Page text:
The project has not yet left the station and the runaway costs are already out of control. If the situation was not so serious, I would congratulate the HS2 executives for their role in constructing the most amazing gravy train ever built in the UK, with a quarter of HS2 staff paid more than £100,000 in the last year, and the chief executive taking home £600,000. By way of contrast, Andrew Haines, the chief executive at Network Rail, is paid about £20,000 less than that. People can say what they like about our current network, but the fact that the HS2 boss is paid more than the head of a network that actually exists demonstrates a grotesque lack of control over finances.

Unfortunately, those are only the costs we know about. In 2018 The Sunday Times reported that a whistleblower who worked for HS2 Ltd as head of property said that staff were told to

“falsify figures, mislead parliament and cover up ‘petrifying’
overspends” with regard to the budget for buying lands and buildings. I believe that there are already grounds under the Inquires Act 2005 for a full public inquiry into the scheme, as there were over Stafford hospital—an inquiry that I called for, and which my hon. Friend the Member for Stafford was associated with as well. That inquiry changed the whole nature of the health service. A full 2005 Act inquiry into HS2, the engineering projects that go with it and its significant impact on our public finances is well worth calling for.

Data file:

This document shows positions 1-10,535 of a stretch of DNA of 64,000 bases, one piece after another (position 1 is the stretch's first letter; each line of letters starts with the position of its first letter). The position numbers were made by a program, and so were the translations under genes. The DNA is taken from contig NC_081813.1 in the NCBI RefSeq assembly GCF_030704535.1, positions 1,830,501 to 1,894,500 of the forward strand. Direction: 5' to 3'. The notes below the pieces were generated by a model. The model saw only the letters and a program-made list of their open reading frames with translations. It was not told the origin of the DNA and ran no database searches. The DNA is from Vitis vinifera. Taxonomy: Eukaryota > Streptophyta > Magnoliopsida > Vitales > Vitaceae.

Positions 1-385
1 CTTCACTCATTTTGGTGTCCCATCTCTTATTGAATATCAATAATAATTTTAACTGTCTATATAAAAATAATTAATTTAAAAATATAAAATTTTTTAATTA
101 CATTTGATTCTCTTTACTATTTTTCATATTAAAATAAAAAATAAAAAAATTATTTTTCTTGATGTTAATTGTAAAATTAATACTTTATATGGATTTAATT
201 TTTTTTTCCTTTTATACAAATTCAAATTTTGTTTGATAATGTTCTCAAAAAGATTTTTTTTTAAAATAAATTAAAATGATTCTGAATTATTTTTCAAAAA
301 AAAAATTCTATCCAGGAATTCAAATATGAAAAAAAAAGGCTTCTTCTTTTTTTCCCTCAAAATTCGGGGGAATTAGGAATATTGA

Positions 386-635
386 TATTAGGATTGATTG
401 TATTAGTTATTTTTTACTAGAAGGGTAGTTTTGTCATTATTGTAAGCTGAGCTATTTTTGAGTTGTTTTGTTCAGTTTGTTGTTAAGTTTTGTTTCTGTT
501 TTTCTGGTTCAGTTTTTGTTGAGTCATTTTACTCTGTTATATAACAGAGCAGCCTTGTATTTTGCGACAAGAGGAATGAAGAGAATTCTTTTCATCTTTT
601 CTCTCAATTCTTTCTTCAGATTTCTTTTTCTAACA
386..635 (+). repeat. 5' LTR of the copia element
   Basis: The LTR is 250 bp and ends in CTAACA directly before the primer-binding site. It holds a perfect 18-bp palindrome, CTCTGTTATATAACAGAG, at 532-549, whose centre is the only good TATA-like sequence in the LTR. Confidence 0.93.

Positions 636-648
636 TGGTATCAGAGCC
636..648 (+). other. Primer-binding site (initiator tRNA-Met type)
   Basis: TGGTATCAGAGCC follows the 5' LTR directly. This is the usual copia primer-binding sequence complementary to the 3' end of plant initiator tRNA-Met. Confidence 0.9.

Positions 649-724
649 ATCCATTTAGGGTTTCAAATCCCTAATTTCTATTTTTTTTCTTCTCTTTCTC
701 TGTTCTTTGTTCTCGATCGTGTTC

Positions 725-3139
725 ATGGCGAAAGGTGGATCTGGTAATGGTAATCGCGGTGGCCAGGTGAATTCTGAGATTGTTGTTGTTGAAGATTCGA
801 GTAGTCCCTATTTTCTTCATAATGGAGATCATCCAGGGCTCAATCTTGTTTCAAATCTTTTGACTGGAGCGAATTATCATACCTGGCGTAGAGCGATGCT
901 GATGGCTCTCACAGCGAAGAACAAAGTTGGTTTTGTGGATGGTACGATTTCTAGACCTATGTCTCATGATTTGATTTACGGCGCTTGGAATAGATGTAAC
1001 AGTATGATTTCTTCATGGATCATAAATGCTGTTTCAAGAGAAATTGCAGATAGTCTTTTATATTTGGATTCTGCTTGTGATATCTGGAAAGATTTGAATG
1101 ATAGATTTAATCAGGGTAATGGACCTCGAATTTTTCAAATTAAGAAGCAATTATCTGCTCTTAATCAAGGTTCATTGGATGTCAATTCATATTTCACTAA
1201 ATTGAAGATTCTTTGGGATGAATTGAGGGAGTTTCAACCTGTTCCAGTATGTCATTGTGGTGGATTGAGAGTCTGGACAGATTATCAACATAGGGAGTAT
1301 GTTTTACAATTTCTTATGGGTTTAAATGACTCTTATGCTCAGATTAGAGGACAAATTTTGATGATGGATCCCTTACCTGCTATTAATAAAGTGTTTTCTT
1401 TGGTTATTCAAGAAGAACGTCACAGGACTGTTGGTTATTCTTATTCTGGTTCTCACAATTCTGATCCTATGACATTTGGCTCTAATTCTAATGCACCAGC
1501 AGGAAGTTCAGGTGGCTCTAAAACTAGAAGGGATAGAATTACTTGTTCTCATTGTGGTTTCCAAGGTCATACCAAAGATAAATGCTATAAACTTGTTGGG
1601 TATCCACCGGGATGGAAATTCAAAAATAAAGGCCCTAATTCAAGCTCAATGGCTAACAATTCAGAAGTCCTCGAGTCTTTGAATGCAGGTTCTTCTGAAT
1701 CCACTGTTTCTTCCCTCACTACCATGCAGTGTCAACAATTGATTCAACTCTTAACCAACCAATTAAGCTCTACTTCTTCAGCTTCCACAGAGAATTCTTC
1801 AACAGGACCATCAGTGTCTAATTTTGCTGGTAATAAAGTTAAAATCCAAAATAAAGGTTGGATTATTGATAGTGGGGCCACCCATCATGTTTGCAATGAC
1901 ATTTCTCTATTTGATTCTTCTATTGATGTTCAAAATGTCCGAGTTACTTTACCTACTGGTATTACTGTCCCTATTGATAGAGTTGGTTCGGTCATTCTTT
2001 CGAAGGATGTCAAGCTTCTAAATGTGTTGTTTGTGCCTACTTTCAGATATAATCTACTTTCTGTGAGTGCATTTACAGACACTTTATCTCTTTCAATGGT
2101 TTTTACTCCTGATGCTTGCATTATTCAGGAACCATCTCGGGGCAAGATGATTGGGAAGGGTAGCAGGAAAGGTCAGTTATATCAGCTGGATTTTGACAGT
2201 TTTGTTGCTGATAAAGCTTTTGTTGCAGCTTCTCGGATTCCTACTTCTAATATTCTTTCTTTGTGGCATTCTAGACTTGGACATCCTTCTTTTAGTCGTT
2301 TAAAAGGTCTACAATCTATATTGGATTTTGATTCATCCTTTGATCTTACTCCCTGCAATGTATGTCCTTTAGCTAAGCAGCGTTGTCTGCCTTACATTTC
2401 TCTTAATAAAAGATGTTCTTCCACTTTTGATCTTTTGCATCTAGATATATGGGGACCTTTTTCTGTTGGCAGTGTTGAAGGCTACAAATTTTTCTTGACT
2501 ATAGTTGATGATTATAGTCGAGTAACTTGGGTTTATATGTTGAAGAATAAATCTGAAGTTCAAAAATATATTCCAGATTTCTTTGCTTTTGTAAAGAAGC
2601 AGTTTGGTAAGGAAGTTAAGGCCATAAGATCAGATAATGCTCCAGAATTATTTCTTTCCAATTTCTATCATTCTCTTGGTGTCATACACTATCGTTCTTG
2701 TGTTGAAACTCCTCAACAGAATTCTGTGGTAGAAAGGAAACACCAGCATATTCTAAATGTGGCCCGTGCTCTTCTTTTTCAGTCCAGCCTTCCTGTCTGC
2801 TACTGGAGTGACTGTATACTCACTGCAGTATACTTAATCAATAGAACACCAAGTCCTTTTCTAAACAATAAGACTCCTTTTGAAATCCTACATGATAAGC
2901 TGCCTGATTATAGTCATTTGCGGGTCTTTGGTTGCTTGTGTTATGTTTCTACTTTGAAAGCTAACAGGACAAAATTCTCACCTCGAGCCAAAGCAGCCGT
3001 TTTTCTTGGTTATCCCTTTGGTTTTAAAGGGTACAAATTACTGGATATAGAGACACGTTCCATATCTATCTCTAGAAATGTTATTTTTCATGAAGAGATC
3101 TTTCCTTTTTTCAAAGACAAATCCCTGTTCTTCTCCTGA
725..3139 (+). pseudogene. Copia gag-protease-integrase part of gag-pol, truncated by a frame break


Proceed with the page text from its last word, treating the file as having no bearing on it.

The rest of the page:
Before that, I would hope for, and I am calling for, Select Committee inquiries to review HS2, particularly by the Transport Committee, which has today severely criticised the Department for Transport over the east coast rail project. By comparison with HS2, that project is a walk in the park. HS2 needs far more scrutiny than it is getting and the High Speed Rail Bill Select Committee report could have gone much further in exposing the lack of planning and spiralling costs of the failing project. However, a number of people do need to be praised for their forensic scrutiny, and I repeat my praise for my right hon. Friend the Member for Chesham and Amersham.

The planned route cuts right through my constituency. Baldwin’s Gate, Bar Hill, Whitmore and Madeley are in a rural area of outstanding natural beauty. The proposed scheme slices it in two, with two viaducts at the River Lea valley and Meece brook valley, and two tunnels along the way, meaning that there will be an enormous amount of construction work in a delicate area. The environmental damage is not limited to Stone; the scheme cuts right through the country. The Woodland Trust has called it

“the biggest single threat from development to ancient woodland” in the UK, with 98 ancient woods threatened with loss or damage from phases 1 and 2 of the project.

The National Infrastructure Commission has suggested that, in addition to the £56 billion that HS2 is projected to cost, £43 billion in additional funding will be needed to improve local transport links in cities outside London to allow people to make full use of the service. That is a combined total of £99 billion, yet in today’s poll 85% of people say they want the Government to spend that £99 billion on improving the capacity of existing railways instead of building HS2. The population in the west midlands will go up by more than a third, and improvements in local infrastructure are needed.

One of the questions in the poll revealed the London-centric nature of the proposal. Some 58% of Londoners support the construction of HS2, whereas only 20% of those in the north-east back it. Why are we continuing to back a failing scheme, supposedly planned for the benefit of those outside of London, if they do not even want it?

The case against HS2 has been well and thoroughly made. Perhaps less obvious have been the alternative policies we could pursue if the Government were to begin to roll back.